NORTH PARK — It was a scene that could have landed in a “Parks And Recreation” episode: a flustered park district official attempting to keep the peace while a neighbor yells furiously about … preschool kids playing in the woods.
The Chicago Park District called a community meeting to hear from neighbors living near the Walking Stick Woods, 5801 N. Pulaski Rd., to discuss how the 12-acre parcel of land within the nature preserve should be used.
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Tuesday night’s meeting was in response to concerns from residents about children from the Forest Playschool playing in the woods as part of the outdoor preschool’s nature-focused curriculum. Those residents say the area has “become unattractive” and that there is “unstructured play” going on there.
There have also been complaints that community input was not gathered before allowing a for-profit group to use the woods. In a letter, neighbors also said the woods should not be accommodating “scout camp amenities” like campfires or other “inorganic” items like man made climbing structures, clearings for gatherings or picnic areas.
“The 2-year accumulation of junk used by the program — broken furniture, sharp metal pipes, plastic cording, etc. as well as the use of a propane stove and open fires amid a forest full of dead wood, no doubt, fits the definition of ‘threat’,” the letter said.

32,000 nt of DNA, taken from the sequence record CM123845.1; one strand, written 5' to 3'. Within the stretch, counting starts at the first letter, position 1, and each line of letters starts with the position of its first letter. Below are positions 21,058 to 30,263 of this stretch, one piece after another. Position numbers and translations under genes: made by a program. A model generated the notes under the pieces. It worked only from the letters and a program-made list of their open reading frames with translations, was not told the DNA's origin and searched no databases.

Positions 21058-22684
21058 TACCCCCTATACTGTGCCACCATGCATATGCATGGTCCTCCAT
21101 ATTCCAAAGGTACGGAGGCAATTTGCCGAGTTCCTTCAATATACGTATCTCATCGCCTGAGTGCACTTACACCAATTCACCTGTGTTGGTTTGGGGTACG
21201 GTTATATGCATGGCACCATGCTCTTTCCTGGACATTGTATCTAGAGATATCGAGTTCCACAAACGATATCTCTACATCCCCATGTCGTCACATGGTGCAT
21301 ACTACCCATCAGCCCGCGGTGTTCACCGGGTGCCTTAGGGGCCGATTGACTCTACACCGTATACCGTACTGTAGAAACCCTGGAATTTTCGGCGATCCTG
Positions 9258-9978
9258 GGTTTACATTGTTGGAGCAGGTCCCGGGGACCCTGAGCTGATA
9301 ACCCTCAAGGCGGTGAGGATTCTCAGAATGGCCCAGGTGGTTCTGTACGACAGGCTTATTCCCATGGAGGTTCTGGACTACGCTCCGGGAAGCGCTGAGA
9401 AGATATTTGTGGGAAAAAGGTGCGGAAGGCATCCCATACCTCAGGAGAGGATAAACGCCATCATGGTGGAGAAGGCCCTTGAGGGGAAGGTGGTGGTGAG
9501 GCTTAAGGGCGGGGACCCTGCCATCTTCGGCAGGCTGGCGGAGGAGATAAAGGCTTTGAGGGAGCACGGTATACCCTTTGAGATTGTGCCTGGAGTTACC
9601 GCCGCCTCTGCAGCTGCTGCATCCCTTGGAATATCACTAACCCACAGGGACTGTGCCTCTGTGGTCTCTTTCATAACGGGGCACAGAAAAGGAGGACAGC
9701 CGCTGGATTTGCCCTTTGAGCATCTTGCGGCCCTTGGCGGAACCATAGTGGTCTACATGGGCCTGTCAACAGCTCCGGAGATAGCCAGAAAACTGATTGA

Kristin Brock, an outdoor environmental education manager with the park district, asked the some 200 people gathered Tuesday to be polite with one another, respect each other’s opinions and to submit their questions and concerns using note cards provided by park staff. But before she could finish explaining the meeting format, she was interrupted by Janita Tucker, who says she lives on North Central Park Avenue across from the Walking Stick Woods.
“We are once again stating for the record our original request that a 12-acre nature study area be returned to its natural undisturbed condition and habitat for wildlife,” Tucker said, speaking over Brock.
As Tucker read a prepared statement she was flanked by other neighbors also unhappy with the Forest Playschool’s presence in the nature center. The group tried to prevent park district staff from getting near Tucker.
As Tucker spoke, others in the audience booed and called for her to sit down. Eventually, the audience started clapping in unison, apparently in an effort to get Tucker to end her speech.